Terrorism is nothing new to Ireland and the story of the country is blighted with periods when guns and bombs drowned out pleas for calm and peace. One such blighted period is known euphemistically as “the Troubles”, the years from 1916-23.  Beginning with the Easter Rising in 1916, continuing through the War of Independence 1919-23 and concluding with the Civil War 1922-23, the narrative of killing, burnings, fear and intimidation triggers controversy into modern times.  A number of stand-out events – the Bloody Sunday killings of British intelligence personnel (and others) in Dublin in November 1920, the Kilmichael ambush in Co. Cork the same month, and the killings of civilians in west Cork, remain sharply contested subjects among professional historians .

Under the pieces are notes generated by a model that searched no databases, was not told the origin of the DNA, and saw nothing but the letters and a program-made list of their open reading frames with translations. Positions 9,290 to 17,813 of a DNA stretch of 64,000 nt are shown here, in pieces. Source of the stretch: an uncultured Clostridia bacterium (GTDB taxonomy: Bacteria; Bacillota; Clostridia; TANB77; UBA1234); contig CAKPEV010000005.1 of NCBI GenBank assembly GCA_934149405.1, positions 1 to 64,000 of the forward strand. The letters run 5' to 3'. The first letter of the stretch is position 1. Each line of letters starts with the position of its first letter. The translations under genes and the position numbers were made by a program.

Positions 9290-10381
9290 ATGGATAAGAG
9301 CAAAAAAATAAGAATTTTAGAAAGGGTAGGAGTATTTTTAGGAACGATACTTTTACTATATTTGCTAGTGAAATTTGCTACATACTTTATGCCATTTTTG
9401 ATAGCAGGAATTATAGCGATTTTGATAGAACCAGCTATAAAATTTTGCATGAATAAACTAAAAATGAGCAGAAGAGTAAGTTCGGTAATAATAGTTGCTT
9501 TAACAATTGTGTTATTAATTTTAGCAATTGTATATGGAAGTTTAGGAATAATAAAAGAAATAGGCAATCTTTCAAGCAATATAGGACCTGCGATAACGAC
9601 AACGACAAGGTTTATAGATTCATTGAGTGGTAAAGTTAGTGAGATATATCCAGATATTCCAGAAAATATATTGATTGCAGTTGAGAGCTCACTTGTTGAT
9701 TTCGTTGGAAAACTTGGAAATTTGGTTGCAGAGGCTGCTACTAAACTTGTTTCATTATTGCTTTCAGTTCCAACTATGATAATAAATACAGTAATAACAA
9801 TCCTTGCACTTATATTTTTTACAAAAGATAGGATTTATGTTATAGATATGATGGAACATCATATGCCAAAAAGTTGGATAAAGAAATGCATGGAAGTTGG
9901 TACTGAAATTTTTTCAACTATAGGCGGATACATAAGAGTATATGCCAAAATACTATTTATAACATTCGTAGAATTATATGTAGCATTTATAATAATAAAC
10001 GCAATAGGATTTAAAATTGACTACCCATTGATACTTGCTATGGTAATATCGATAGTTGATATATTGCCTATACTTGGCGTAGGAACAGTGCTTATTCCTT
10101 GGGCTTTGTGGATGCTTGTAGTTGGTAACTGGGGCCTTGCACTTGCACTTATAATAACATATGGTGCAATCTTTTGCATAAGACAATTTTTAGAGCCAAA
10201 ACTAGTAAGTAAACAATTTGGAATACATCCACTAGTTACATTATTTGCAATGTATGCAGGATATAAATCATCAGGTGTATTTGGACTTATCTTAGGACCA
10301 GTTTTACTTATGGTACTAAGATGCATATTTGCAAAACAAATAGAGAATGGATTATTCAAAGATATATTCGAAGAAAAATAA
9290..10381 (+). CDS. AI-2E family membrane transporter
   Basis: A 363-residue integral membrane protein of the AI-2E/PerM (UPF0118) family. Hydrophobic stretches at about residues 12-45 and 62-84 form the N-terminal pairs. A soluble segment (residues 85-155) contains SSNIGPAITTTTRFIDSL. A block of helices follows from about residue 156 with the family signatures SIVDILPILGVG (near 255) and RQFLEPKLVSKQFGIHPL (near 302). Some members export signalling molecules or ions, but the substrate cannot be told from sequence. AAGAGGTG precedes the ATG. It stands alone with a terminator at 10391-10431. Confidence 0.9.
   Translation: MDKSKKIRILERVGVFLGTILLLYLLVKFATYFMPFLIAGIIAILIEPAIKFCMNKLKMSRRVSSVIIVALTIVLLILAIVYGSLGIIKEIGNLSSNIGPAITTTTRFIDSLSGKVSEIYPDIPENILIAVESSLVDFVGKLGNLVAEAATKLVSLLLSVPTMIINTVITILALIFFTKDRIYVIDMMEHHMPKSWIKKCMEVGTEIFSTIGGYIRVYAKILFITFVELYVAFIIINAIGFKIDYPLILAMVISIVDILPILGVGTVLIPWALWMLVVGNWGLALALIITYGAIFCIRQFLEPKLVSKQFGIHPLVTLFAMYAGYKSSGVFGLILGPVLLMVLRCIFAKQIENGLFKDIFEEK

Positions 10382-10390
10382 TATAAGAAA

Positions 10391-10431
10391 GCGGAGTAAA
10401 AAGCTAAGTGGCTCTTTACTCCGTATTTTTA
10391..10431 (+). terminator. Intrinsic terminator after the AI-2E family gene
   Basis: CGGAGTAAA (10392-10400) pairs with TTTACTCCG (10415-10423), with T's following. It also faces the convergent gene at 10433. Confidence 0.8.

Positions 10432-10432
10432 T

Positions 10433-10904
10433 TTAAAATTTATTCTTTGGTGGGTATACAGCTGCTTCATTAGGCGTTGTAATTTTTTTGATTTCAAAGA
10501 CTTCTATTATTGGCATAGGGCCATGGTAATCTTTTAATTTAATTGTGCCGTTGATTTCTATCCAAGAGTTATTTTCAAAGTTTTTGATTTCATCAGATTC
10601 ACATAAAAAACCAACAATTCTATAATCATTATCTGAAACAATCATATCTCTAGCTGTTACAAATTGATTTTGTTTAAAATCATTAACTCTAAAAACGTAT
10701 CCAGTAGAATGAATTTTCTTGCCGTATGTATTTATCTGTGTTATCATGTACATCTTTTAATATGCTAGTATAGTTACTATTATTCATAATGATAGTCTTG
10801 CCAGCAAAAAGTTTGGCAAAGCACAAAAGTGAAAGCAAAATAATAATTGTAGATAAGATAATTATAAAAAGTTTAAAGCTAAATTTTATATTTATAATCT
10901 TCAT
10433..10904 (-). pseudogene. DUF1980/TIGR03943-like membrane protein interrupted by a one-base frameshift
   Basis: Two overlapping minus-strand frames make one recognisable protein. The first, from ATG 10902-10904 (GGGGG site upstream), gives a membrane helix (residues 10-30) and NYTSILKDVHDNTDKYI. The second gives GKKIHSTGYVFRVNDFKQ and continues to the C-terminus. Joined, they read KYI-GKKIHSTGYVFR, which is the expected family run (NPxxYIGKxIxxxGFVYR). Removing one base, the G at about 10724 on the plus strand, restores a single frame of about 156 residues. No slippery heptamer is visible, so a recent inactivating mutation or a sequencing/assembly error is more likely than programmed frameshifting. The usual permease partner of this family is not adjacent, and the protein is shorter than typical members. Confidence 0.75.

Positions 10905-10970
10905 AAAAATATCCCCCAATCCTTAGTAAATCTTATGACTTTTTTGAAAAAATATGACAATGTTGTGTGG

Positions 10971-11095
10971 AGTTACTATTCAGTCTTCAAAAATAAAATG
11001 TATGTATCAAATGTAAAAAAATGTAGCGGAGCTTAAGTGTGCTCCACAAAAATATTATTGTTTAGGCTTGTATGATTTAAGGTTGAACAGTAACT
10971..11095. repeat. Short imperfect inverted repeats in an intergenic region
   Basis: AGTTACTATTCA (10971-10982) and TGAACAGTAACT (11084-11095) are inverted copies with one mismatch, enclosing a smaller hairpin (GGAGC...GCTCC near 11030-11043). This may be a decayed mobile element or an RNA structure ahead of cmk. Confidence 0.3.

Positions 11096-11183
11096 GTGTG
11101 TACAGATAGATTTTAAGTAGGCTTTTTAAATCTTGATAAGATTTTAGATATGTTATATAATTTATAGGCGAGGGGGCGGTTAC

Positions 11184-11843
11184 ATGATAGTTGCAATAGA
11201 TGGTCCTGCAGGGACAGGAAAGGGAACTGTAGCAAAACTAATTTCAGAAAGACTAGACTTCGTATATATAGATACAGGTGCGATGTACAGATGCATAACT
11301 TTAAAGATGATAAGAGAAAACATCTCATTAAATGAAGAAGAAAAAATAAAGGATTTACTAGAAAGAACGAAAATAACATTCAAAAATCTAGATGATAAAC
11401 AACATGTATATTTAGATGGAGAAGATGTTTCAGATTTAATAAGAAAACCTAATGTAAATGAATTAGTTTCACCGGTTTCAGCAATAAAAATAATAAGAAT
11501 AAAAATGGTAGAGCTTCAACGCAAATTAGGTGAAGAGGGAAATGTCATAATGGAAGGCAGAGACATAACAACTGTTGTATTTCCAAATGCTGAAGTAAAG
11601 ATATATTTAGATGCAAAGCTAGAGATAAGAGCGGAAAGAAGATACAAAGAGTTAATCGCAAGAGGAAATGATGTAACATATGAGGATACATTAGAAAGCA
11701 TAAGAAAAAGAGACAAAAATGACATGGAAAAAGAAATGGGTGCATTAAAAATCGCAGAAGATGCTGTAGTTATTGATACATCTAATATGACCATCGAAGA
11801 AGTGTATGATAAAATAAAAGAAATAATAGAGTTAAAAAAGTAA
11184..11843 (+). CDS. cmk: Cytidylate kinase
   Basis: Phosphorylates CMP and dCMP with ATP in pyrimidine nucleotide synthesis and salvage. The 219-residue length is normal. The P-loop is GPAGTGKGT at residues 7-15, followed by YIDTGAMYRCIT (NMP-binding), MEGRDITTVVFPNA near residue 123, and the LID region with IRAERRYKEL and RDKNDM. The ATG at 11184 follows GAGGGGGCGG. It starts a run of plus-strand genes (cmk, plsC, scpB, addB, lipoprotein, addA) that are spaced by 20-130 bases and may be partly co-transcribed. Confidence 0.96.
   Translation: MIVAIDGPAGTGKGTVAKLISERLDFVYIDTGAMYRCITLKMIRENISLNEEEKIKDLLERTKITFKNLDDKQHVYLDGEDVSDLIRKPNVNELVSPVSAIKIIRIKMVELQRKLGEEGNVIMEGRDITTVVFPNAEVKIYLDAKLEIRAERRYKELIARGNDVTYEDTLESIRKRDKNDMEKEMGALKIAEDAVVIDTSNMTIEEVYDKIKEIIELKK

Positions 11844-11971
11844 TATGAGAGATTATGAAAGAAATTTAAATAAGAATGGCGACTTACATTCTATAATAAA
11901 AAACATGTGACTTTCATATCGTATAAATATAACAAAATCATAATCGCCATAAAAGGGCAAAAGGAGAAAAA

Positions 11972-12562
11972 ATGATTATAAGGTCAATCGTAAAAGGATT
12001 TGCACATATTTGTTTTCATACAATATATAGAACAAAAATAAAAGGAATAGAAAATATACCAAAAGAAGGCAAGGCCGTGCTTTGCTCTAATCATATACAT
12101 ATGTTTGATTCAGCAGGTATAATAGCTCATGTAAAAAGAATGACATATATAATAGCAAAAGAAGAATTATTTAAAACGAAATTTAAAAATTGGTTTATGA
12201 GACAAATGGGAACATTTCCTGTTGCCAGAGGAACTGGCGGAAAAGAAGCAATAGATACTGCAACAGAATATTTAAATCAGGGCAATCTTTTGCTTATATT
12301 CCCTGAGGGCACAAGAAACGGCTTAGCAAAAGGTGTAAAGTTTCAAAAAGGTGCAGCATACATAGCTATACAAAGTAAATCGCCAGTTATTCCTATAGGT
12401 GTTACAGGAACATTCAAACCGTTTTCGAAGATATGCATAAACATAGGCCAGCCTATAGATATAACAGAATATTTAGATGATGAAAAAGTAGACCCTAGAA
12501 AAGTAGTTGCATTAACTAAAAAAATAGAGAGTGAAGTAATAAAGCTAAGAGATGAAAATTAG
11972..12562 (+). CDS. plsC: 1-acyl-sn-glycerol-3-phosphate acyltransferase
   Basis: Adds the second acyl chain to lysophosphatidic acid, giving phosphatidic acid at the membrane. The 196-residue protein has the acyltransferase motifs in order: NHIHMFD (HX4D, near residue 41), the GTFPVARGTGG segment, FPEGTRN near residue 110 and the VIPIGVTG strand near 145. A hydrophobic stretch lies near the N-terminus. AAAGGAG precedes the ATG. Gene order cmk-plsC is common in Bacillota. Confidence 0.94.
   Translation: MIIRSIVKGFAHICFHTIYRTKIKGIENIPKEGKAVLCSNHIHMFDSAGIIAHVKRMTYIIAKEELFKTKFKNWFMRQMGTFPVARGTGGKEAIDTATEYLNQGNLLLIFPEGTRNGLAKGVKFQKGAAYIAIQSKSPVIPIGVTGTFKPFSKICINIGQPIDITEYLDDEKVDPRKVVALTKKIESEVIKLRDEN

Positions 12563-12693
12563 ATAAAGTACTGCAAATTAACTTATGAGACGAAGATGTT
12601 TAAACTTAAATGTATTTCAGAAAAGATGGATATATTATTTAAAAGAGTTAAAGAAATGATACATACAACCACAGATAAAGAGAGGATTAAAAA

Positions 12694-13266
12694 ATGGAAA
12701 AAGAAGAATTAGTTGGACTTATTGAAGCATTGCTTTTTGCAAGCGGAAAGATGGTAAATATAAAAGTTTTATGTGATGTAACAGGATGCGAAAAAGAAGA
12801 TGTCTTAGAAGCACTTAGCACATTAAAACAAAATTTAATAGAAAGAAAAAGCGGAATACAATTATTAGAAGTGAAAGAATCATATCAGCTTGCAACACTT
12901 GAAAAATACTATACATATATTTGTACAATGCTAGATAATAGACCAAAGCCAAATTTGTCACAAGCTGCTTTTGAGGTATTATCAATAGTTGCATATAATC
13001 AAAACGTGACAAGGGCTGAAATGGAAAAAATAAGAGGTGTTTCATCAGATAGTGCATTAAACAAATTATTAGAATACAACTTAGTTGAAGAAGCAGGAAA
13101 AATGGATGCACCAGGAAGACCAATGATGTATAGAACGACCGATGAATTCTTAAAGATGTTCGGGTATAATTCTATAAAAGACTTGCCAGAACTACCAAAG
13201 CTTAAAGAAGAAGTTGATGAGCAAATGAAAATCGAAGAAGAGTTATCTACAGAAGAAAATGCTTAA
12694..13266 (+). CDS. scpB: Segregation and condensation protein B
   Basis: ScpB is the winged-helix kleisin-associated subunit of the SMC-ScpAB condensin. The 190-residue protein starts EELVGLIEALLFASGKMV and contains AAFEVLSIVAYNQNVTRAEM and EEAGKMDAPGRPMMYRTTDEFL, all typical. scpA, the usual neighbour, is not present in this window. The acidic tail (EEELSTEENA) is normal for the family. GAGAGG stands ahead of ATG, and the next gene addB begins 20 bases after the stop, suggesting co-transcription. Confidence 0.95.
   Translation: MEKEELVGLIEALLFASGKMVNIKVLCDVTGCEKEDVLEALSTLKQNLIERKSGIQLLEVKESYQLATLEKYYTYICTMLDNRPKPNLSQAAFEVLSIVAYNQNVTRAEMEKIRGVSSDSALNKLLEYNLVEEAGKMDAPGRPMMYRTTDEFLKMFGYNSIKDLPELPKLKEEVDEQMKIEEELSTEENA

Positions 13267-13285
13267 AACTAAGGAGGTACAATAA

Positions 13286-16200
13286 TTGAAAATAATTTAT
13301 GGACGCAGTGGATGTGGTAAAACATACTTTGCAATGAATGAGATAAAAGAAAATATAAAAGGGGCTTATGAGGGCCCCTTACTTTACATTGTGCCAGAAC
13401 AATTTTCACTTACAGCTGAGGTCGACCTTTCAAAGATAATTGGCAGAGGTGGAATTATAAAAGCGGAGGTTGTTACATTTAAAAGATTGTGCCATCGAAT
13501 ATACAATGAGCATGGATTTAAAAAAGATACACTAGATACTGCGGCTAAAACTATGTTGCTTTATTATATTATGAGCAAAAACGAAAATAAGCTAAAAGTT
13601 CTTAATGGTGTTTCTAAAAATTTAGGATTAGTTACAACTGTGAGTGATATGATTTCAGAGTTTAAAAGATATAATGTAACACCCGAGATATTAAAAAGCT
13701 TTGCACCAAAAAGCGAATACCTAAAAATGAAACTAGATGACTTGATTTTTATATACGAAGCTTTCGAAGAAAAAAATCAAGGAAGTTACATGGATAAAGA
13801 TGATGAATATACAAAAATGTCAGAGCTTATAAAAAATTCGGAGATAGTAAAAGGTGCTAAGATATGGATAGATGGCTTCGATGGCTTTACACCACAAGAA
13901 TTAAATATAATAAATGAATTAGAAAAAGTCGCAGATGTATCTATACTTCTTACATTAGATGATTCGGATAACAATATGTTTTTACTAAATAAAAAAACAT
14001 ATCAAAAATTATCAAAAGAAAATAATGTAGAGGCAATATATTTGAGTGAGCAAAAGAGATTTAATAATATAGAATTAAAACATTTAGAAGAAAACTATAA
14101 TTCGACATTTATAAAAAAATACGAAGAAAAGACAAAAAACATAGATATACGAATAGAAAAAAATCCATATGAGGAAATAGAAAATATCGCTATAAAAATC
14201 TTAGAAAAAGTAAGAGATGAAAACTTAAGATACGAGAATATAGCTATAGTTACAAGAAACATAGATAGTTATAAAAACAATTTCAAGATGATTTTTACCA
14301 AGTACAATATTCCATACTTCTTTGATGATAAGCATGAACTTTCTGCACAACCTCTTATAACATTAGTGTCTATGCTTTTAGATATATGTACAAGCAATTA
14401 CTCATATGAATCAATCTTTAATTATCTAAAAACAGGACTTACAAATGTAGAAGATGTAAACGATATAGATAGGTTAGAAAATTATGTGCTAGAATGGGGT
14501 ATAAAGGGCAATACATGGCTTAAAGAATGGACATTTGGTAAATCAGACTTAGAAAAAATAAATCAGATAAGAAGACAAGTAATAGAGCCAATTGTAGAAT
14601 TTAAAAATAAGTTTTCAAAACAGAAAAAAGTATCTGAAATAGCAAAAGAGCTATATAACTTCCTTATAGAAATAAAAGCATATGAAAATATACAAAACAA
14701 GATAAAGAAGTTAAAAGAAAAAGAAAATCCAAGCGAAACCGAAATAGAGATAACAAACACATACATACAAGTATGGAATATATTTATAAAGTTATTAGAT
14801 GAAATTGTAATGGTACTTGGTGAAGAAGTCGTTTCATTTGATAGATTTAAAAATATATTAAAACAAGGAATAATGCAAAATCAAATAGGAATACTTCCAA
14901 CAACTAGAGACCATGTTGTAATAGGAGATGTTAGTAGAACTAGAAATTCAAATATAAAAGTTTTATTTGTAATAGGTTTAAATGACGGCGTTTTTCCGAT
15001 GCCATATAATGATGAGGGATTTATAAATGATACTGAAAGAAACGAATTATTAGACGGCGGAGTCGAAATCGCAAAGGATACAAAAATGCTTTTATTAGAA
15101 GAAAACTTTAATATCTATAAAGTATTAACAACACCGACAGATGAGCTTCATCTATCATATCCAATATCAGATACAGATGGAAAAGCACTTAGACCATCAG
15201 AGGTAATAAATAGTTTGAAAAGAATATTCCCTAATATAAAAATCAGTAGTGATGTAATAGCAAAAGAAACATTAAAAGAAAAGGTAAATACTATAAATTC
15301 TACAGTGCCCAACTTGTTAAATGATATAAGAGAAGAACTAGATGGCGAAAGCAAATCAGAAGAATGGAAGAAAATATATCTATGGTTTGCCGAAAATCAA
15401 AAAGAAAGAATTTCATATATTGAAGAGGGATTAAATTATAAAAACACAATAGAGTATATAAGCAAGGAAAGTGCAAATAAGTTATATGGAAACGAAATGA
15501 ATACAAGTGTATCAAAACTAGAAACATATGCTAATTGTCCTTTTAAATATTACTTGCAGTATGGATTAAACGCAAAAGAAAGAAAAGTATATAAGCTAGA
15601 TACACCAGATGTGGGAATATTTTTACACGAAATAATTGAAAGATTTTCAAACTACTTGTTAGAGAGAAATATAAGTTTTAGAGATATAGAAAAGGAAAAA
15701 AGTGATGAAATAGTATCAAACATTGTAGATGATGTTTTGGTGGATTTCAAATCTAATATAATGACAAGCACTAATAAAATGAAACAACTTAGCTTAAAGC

A new book published by Lilliput press entitled “Terror in Ireland 1916-23” will add to the perspectives in this debate. Edited by Dr. David Fitzpatrick of the Trinity College History Workshop – noted for its ground-breaking study some years back of Irish men in the First World War – the book comprises meticulously researched chapters by an array of well-regarded historians who draw on new sources of information.
It is perhaps a surprise to find Co. Kildare featuring in a book on terror in Ireland – the short-grass county is generally regarded as having been by-passed by the more aggressive phases of the War of Independence and of the Civil War. However as contributor Anne Dolan points out such an analysis is to ignore the reality of terror and it’s impact on peoples’ lives.  The fear of violence, albeit taking place in another part of the country, is enough to enforce change in peoples’ behaviour and attitudes. And what might be referred to as low-level terrorism – the kind of activity seen in Co. Kildare such as  trenching roads, burning country houses, and robbing post offices – is sufficiently alarming to make people recoil with fear.